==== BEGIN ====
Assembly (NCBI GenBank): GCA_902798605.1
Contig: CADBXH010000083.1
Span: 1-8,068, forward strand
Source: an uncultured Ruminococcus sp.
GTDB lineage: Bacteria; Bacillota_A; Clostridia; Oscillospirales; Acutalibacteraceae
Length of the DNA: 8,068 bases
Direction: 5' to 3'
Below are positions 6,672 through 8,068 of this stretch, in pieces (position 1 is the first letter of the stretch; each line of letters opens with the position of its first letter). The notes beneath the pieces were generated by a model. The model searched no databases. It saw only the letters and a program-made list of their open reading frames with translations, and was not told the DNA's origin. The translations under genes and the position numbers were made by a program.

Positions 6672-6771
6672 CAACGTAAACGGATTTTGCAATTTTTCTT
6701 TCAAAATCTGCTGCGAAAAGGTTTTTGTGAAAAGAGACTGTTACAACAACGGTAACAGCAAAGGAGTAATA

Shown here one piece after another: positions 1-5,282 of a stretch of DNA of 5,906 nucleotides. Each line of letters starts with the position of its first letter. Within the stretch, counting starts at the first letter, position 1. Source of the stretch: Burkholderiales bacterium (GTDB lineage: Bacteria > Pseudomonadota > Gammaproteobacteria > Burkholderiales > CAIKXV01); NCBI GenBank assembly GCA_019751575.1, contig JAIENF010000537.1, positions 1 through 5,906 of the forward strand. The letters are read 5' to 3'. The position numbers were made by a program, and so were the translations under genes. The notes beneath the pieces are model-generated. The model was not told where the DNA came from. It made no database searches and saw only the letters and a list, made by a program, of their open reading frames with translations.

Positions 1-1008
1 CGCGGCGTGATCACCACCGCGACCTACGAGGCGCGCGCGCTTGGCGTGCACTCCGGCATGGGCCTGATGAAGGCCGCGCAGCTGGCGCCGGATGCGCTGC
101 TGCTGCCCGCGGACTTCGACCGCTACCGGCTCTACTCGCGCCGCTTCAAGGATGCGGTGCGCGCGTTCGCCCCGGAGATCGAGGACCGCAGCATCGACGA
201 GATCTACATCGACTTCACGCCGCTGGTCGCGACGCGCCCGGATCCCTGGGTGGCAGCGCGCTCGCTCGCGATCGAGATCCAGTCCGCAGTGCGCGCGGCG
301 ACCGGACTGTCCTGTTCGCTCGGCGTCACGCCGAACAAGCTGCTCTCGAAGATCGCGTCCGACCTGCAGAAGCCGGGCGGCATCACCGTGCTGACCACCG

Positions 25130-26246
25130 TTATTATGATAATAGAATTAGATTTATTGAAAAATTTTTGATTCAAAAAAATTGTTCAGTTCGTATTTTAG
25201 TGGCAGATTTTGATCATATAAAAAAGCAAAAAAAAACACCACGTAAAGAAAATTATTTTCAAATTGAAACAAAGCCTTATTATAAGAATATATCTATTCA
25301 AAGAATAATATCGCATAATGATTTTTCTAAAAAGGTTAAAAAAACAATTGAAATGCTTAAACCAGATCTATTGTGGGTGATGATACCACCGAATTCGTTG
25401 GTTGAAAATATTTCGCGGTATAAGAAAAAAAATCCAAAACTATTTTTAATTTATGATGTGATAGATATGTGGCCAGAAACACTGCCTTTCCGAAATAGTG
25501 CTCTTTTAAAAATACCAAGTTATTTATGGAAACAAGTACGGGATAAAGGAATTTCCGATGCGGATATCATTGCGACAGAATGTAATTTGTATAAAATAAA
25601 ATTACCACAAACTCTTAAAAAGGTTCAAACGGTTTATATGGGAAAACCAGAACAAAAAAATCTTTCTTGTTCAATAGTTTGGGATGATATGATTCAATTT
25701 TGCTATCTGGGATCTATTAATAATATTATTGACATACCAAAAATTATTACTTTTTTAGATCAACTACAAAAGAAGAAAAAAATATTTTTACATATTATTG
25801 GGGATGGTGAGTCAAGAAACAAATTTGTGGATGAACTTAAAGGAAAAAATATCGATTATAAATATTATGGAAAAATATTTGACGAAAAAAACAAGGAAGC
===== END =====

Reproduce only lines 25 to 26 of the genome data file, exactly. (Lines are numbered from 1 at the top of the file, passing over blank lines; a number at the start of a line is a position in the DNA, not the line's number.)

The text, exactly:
25701 TGCTATCTGGGATCTATTAATAATATTATTGACATACCAAAAATTATTACTTTTTTAGATCAACTACAAAAGAAGAAAAAAATATTTTTACATATTATTG
25801 GGGATGGTGAGTCAAGAAACAAATTTGTGGATGAACTTAAAGGAAAAAATATCGATTATAAATATTATGGAAAAATATTTGACGAAAAAAACAAGGAAGC